By Eric Turner, Intepro Systems (www.inteproate.com)
Proper simulation ensures regulatory and safety compliance
Simulating a fuel-cell-based power system is more complex than just attaching a dc source to the circuit. Polymer electrolytic membrane fuel cells (Figure 1) and related chemical energy harvesting systems, like reflow batteries and such, don’t put out with a perfect consistency, and the related power systems must be able to handle variations efficiently and effectively. Individual cells in a stack can receive fuel inconsistently, and thermal issues also impact fuel-cell performance.
Proper system emulation addresses several issues compared to running an actual fuel cell in the test environment, as one of the biggest challenges in testing fuel-cell power systems is having a lab that meets all the proper regulations and safety concerns with a device that uses hazardous materials. In addition, using a proper testing setup means devices and components can easily be tested under a wide range of parameters quickly when compared to using a live fuel cell.
Another advantage to having a dynamic testing setup is being able to test the system beyond the limits of the fuel cell, to create simulation profiles for circumstances when the fuel cell is not working properly, and to test the system’s end-of-life characteristics (Figure 2). Emulation greatly reduces time and cost of research and development testing, production testing, and certification testing. Highly advanced, programmable power sources should have the programming capability to perform this type of emulation for testing DC/DC convertors or AC inverters.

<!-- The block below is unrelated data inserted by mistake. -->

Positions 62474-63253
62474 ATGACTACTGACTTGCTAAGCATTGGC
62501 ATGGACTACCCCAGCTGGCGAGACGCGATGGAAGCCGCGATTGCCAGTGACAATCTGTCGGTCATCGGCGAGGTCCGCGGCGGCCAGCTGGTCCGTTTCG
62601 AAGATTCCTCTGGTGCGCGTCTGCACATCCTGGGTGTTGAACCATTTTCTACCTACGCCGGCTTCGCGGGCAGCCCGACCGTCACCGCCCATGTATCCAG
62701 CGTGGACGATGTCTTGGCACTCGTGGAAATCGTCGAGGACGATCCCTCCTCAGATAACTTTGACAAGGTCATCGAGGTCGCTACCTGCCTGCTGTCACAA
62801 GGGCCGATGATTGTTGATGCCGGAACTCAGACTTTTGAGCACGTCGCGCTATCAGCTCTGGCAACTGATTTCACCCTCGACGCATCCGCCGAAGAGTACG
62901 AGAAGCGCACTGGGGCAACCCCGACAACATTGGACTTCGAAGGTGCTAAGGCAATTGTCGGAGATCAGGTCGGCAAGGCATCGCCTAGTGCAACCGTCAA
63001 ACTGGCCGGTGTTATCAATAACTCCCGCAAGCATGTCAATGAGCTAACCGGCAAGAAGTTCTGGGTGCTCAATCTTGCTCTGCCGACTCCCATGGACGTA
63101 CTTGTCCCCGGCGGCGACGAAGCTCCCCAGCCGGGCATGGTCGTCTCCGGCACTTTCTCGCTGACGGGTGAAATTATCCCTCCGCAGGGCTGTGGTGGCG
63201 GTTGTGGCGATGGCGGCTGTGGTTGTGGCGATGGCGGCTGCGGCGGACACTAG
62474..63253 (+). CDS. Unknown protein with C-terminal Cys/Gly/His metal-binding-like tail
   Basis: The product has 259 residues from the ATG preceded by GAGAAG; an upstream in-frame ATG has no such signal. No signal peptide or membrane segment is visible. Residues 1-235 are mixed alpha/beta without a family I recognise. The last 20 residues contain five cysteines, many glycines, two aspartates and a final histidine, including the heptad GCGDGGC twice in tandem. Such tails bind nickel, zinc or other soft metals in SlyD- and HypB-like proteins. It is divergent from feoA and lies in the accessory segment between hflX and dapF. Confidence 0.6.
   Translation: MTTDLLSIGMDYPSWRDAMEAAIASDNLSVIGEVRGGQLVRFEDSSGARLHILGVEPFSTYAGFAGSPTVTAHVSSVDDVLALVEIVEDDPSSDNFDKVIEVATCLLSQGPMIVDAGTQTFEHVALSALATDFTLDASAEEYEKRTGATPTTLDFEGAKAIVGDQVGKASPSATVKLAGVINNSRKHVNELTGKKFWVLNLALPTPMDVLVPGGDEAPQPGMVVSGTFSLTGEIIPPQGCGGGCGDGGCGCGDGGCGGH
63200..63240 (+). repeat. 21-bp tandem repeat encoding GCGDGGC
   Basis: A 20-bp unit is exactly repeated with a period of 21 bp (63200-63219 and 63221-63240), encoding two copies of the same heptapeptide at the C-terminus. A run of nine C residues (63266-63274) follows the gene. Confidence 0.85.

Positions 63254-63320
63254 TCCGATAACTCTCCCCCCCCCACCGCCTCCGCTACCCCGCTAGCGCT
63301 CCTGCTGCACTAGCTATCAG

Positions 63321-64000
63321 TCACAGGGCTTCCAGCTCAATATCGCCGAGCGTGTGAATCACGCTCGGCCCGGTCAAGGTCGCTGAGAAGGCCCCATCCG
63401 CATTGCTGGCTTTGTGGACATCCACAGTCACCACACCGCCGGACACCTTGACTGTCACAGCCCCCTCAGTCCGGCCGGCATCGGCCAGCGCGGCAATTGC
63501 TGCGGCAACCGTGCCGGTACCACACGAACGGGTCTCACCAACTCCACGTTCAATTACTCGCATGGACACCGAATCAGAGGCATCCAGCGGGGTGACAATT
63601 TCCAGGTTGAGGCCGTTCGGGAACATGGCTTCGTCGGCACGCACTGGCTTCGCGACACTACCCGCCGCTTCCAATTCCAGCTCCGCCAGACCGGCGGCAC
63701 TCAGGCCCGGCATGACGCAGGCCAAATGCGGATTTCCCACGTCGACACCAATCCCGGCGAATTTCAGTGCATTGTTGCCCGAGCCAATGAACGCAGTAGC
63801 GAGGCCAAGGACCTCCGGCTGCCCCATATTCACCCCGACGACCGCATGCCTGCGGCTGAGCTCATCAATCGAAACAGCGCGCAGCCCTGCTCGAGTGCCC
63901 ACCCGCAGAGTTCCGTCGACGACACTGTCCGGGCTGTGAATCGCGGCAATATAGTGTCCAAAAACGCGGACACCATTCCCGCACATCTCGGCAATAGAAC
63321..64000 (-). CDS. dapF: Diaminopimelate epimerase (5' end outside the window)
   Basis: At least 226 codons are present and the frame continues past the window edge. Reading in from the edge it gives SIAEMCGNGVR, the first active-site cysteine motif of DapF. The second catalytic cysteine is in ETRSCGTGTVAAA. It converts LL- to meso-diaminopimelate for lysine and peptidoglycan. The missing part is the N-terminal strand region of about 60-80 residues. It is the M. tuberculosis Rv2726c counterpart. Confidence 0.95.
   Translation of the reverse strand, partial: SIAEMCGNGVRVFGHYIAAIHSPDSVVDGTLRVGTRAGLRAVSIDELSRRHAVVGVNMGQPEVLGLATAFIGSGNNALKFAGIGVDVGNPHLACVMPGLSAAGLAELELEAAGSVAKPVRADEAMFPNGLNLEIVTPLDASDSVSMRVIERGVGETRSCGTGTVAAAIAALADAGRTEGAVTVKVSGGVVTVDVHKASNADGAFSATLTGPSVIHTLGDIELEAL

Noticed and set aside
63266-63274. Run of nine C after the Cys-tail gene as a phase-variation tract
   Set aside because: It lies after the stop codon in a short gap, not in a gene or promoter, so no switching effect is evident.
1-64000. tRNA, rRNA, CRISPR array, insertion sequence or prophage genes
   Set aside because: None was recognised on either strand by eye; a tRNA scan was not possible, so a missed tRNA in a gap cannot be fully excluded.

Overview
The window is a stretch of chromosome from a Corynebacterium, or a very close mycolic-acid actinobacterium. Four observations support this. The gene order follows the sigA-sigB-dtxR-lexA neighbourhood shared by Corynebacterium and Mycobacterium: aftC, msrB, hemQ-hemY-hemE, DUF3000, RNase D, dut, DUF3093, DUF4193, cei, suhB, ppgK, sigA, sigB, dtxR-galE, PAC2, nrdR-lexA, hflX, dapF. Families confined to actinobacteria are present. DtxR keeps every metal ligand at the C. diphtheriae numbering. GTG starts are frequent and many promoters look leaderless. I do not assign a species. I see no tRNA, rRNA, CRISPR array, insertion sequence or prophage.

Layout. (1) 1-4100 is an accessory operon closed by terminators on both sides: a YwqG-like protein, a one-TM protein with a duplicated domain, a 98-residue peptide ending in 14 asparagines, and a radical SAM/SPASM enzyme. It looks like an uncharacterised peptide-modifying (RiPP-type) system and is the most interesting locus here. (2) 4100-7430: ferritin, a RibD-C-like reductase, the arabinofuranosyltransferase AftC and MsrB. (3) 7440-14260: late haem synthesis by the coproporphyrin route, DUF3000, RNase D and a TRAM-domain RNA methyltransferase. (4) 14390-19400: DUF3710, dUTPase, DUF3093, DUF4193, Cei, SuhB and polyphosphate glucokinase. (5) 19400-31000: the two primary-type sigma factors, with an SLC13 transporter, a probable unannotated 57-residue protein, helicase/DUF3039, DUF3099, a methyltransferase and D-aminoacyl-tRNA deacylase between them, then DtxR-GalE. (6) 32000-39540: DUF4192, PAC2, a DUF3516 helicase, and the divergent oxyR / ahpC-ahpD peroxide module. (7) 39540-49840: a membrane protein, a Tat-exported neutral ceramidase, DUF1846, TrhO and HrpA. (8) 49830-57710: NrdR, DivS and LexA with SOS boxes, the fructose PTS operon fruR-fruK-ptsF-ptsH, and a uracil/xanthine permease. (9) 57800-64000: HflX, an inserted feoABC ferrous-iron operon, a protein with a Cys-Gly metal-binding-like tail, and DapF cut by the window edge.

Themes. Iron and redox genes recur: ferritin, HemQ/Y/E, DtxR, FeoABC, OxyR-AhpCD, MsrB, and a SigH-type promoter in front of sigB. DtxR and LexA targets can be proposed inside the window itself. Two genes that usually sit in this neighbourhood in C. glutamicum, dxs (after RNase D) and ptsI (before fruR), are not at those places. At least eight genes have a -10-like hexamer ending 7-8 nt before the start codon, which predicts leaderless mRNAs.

For example, the Intepro Systems’ PSI 9000 series of fast-response DC sources is equipped with just such a fuel-cell emulator — creating a non-linear voltage output that simulates a fuel cell or fuel cell stack output voltage. The fuel cell table function is used to prescribe the characteristics of voltage and current of a fuel cell. This is achieved by setting up the parameters that define points on a typical fuel cell curve, which is then calculated as voltage-current table (Table 1) and passed to the internal function generator. The emulator function includes a set-up feature that walks the user through the process of entering four V-I support points. When finished, these points will be used to calculate the curve shown in Figure 2.
The fuel cell emulator is an application-specific implementation of an FPGA-based function generator that uses a table-based regulation circuit for the simulation of non-linear internal resistances. By linking together several differently configured sequences, complex progressions can be created. Smart configuration of the arbitrary generator can be used to match triangular, sine, rectangular or trapezoidal wave functions to create, for example, a sequence of rectangular waves with differing amplitudes or duty cycles.
Closing the Loop with a Regenerative Load
The programmable source used to emulate the output of fuel cells, in our example, draws its power directly from the ac line. That output is applied as the input to the device under test. By using a programmable electronic regenerative load, a high percentage of the power output from the DUT can be regenerated and returned to the ac line. This has the exceptional benefit of dramatically reducing the direct energy costs plus reducing the need to expensive, noisy and energy-consuming cooling systems. (Figure 3)
Emulation Avoids Error
Proper system setup when testing power systems is more critical than ever lately, as energy densities rise and power requirements increase. The performance of the power system is directly linked to effective thermal management as well as safety and reliability, so it is not an area to indulge in half measures like ineffective test protocols. Use the right emulation system to get the best test results and your products will reflect the effort.